A recent, not-yet-peer-reviewed, study claims to have identified possibly unusual sequence patterns in the SARS-CoV-2 genome which may indicate that the virus was genetically modified in a lab. The study has been poorly received by most experts in the field. The evidence reported in the study is neither conclusive nor final, and the findings may turn out to be a fluke, or generated by a flaw in the method, as the study’s authors concede. This study and its reception remind us that it would be unwise to suppress a discussion of the lab leak theory by arguing that such a discussion has fueled conspiracy theories. A confirmation of an accidental lab leak – if such a leak has indeed occurred – would be less damaging than a confirmation of a lab leak whose evidence has been aggressively suppressed.

  • A One Health Approach to Preparedness and Prevention

    COVID-19 is the latest zoonotic RNA virus epidemic of concern. Learning how it began and spread will help to determine how to reduce the risk of future events.

  • Traces of the Polio Virus found in Several New York State Counties

    Polio was declared eradicated in the United States in 1979. In the summer, the first case of polio was discovered in New York, and an examination of the wastewater in several NY counties found traces of the virus which were genetically related to the virus which infected the polio patient in the summer.

  • China's Anti-COVID Policies in Tibet Trigger Resentment, Online Outcry

    The harsh COVID-19 containment restrictions China is imposing across Tibet are leading to public resentment in the capital of Lhasa, where residents who have tested positive are being quarantined in empty stadiums, schools, warehouses and unfinished buildings.

  • Lancet Commission on COVID-19 Response: “Massive Global Failure”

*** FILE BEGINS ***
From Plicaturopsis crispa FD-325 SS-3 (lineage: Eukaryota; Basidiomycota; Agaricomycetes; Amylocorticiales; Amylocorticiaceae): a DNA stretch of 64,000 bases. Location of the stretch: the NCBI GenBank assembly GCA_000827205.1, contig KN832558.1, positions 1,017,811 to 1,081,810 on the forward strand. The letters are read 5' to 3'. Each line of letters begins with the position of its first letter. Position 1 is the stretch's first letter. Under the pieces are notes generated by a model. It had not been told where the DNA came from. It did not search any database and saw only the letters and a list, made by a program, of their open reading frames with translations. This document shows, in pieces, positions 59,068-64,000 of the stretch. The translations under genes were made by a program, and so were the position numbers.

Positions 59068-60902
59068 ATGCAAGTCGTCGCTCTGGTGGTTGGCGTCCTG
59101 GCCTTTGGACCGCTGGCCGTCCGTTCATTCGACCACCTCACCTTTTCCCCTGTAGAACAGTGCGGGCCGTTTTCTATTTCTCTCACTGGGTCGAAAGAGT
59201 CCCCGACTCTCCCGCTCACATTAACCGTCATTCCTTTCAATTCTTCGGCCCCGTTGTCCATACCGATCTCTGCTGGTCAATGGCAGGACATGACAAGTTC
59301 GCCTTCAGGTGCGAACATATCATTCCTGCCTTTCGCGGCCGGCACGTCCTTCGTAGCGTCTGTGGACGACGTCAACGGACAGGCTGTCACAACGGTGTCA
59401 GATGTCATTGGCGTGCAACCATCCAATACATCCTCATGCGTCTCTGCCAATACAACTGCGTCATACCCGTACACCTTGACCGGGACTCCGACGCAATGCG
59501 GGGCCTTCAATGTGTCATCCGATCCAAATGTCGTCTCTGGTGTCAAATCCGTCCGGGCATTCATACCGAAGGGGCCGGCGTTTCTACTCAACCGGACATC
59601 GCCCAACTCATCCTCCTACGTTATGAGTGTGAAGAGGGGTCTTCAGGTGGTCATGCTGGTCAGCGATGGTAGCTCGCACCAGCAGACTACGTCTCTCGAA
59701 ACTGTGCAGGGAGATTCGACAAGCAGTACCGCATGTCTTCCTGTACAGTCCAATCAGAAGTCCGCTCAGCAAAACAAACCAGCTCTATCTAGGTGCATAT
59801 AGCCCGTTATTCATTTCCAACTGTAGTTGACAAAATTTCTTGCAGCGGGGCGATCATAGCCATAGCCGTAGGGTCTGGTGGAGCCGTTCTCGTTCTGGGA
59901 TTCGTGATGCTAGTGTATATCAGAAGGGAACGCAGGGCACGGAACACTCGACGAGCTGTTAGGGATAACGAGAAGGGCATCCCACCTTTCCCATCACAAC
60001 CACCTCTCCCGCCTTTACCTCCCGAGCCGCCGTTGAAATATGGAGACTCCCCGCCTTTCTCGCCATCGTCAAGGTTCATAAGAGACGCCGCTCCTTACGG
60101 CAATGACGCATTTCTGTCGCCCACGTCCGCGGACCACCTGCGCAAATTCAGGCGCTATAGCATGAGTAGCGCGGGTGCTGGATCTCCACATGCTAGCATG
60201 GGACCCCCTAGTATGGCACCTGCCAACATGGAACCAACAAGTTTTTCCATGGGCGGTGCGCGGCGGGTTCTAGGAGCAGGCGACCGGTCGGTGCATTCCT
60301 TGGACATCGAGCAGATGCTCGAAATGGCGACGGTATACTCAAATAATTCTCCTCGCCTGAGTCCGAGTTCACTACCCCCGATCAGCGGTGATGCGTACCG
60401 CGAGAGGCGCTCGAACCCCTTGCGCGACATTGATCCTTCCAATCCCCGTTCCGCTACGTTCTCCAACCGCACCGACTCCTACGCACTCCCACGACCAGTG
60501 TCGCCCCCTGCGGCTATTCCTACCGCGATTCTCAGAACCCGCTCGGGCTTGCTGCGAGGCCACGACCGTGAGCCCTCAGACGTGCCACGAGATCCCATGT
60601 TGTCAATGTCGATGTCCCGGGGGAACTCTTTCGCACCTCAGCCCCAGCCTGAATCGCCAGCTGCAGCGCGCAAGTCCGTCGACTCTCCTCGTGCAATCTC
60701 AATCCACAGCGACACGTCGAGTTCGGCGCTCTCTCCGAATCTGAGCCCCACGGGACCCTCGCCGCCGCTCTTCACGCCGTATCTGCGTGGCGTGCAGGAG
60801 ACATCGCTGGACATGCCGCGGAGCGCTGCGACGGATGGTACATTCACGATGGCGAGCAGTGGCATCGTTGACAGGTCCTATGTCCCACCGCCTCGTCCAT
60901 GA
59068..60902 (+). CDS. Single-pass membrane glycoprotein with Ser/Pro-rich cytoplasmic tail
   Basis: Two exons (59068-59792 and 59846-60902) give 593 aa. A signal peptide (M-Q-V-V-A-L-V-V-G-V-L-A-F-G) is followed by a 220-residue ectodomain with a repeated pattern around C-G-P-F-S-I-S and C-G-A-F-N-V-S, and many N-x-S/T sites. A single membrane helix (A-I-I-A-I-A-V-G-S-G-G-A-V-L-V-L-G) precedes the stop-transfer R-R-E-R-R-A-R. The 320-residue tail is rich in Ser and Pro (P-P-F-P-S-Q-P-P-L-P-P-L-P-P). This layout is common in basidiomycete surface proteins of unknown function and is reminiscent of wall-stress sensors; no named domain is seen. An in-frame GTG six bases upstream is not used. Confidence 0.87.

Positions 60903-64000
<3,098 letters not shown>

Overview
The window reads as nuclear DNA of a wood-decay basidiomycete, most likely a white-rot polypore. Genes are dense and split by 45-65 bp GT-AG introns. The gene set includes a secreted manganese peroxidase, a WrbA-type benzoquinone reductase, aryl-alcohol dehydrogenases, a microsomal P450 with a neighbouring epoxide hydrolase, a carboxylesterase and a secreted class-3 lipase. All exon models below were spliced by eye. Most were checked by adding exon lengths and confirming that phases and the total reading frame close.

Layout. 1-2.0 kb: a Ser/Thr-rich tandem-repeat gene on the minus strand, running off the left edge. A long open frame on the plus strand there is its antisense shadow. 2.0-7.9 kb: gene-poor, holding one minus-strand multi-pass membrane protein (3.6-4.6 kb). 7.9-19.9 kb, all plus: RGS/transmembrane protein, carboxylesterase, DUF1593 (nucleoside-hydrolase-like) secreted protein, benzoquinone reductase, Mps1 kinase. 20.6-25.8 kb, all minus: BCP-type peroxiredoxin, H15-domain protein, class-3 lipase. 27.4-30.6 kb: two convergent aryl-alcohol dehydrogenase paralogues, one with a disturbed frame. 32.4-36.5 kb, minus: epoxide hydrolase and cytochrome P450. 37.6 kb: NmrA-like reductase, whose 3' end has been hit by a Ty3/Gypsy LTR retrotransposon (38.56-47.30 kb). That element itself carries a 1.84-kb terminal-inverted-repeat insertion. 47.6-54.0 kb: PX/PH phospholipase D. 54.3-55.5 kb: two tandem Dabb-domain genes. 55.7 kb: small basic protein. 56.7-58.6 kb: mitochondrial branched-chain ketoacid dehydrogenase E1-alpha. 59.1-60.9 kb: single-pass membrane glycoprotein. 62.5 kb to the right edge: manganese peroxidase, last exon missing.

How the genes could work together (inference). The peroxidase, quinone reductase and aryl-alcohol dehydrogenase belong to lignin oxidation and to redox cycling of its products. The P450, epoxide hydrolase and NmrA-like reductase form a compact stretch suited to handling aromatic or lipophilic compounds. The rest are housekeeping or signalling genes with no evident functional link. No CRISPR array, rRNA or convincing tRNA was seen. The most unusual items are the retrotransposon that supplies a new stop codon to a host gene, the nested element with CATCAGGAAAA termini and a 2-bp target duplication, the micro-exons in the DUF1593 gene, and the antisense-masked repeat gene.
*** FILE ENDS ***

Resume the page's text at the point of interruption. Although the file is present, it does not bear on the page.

A stinging new Lancet Commission report on the international COVID-19 pandemic response calls it “a massive global failure on multiple levels” and spares no one the responsibility—including the public—for millions of preventable deaths and a backslide in progress made toward sustainable development goals in many countries.

  • The WHO Has Advised Against the Use of Two Antibody Therapies Against COVID – Here’s What That Means

    New guidance from WHO strongly advises against using the antibody therapies sotrovimab and casirivimab-imdevimab to treat patients with COVID-19. This means that, at least for the time being, there are no recommended antibody therapies to treat COVID. There are, however, still other treatment options.

  • Can South Korea Help the World Beat the Next Pandemic?

    As nations around the world emerge from the long and devastating COVID-19 pandemic and reflect on the losses and the way forward, nations around the world, including the United States, could look to South Korea’s near-perfect response as a model for dealing with future public health crises.

  • Public Health Tool Predicts Effects of a Pandemic and Mitigation Efforts

    Epidemiologists and public health officials have a new predictive tool to analyze the course of pandemics.

  • Did Sweden’s Controversial COVID Strategy Pay Off? In Many Ways It Did – but It Let the Elderly Down

    Sweden’s approach to COVID was controversial, with some calling it “the Swedish experiment.” But almost two-and-a-half years after the pandemic began, what can we say today about the outcomes of this “experiment”?